by George Grasse




RUNNING GEAR BEGINNINGS: The left and right running gear sub-assemblies shown represent the first two pages (nine assembly panels) of the instruction manual.  The top rollers are self-explanatory but their long side plates were difficult to figure out.  As it turns out, the the smaller round bars on the inside of the front and rear top rollers fit into the long side panels with their pin holes on the lower side.  This is evident in the upper photo, where the left front round bar fits in the hole on the lower part of the side plate; so it is critical that the plates be arranged with these holes on the lower side of the plate with the rivets facing outward.   



UNDER SIDE VIEW RUNNING GEAR ATTACHED:  The completed running sub-assemblies are attached to the hull with the large idler wheels to the front. 


LEFT SIDE VIEW RUNNING GEAR ATTACHED: Note that the rear drive wheel supports have been added to the rear. 


BODY & CHASSIS : The body has the early stages of the instruction manual incorporated with details added to the top.  The running gear has finally been completed.  The assembly of 64 individual track links each of which is composed of three parts was not only tedious but a waste of time since the the tracks could have been reduced to a simpler casting method or regressed to the early one piece system of a looped track assembly.  I'm not one at all for this kind of silly detail.  Again, what a waste of time putting the tracks together.


PREVIEW: The body or 'fighting compartment' has been superimposed (not glued yet) to the completed chassis just to see how this fit. 


NEARLY ASSEMBLED: This view shows some of the details added to the body.  I was surprised to note that quite a bit of 'spaced' armor plate was added to the front and sides.  


ASSEMBLED: The upper view shows the chassis with the 75mm short-barreled cannon glued in place.  The middle view shows the body complete sans the Hotchkiss machine guns, a couple of small armor plates for the 75mm gun, the exhaust, a couple of shovels, and the headlight.  The bottom view shows the tow halves together.  I kept them separate for painting purposes but only after a lot of trial fitting with the bow armor plates and the 75mm cannon in place. 



Using the sources listed below, especially Jarski and Zaloga, it appears to me that French tank camouflage evolved from the early 1917 "flame" pattern to the Renault FT-17 "disruptive" pattern.  In every case, I feel that the colors used mimicked the same colors, or at least similar shades, as used on the French 1917-18 five-color aviation camouflage; that is, dark green, light green, chestnut brown, beige (actually light brown), and matt black.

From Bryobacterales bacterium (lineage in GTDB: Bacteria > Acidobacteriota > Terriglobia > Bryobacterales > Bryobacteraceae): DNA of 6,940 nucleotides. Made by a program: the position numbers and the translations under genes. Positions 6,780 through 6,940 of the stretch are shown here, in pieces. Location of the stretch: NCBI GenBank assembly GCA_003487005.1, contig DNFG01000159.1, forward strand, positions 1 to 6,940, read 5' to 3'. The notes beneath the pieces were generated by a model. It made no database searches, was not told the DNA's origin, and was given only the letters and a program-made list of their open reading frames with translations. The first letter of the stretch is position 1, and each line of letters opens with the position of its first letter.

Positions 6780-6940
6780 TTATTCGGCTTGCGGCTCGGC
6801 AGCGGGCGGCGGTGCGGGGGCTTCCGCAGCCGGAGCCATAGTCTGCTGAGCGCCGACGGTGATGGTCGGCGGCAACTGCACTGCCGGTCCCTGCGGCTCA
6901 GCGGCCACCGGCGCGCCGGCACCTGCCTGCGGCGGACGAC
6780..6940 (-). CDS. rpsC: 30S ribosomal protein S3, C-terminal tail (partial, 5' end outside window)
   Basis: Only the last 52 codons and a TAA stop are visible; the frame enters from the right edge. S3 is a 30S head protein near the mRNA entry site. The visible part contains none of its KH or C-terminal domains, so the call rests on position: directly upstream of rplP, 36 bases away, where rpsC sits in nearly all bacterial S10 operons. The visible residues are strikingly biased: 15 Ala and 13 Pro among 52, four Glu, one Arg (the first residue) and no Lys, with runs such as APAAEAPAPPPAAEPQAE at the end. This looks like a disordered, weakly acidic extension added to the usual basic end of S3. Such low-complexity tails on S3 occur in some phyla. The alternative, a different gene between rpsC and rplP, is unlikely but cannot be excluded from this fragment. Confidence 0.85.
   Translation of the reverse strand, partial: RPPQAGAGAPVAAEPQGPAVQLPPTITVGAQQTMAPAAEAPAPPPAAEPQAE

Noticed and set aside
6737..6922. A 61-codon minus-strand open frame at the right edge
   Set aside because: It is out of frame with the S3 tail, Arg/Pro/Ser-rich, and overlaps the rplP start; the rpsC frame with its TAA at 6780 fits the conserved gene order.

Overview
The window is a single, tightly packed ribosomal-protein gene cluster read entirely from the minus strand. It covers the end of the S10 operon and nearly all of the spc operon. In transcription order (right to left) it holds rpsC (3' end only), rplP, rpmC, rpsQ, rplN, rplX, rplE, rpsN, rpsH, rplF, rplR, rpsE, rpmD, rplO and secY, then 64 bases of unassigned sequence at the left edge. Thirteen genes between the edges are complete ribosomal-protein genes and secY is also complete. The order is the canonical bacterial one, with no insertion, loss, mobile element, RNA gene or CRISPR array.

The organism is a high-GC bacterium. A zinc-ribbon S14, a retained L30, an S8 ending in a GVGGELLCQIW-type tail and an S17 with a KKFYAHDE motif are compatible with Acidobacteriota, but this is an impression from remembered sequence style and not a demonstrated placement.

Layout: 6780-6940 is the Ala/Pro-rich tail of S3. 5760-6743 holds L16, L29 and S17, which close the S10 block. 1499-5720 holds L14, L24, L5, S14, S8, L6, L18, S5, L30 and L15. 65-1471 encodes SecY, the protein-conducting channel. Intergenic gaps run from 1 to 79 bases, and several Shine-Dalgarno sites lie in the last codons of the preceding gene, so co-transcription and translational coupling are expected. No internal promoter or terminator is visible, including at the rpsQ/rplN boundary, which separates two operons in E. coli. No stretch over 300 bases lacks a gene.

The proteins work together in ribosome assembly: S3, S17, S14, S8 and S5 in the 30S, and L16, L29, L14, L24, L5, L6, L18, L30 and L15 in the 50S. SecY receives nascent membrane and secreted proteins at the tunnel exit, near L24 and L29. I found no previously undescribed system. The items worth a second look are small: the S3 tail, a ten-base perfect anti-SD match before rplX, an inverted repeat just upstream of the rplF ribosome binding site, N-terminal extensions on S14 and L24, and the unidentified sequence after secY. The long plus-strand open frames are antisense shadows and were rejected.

The is one caveat and that is the fact that all French tanks, artillery, and probably motor vehicles, exited their respective factories in a light gray primer scheme.  On tanks, at least, this light gray shade was incorporated into the camouflage scheme regardless of the evolving schemes available at one specific point in time.

I would say that the primary colors used in tank camouflage schemes were dark green, light green, beige, brown, and black all of which were over-painted on the factory gray in most places.  Of course, this left some of the gray showing and assuming a role in the overall camouflage scheme.

So, the question is:  were the aviation shades the same or different?  I believe they were formulated for application on hard metal surfaces (armor and sheet metal) and probably were slightly different than their aviation counterparts but the system of the five colors remains the same with one exception (for which I do not have an answer) and that is how did the retention of the factory light gray effect the five-color scheme?  Was one of the greens left out so that the five colors were green, brown, beige, gray, and black?

If you look at all of the artwork done to represent the different armor schemes at different periods, it seems conclusive to me that the basic colors remain the same, the schemes are all "one-off", and the interpretation of the historical artist whose works show up in current publications have to be interpreted for what they are: interpretations.

So, the next question is: can one use available period photographs for assistance.  Several problems occur which lead to frustrating considerations. 

 1)  the tanks are dirty and the camouflage scheme is largely obscured making it incomplete and quite hard to determine.

 2) markings are obscured or missing entirely, especially the serial number and the battery and AS designation.  Usually, just one of these markings available.

 3) available photos are black and white which makes it impossible to discern colors even though some have attempted to do so by equating various shades of gray and the fall of light in the photos with specific colors.  This cannot be done.

 4) the net result of this discussion is that I have accepted the five colors used on French tanks as dark green, light green, beige (or light brown), chestnut brown (a darker brown), and the factory-applied overall gray.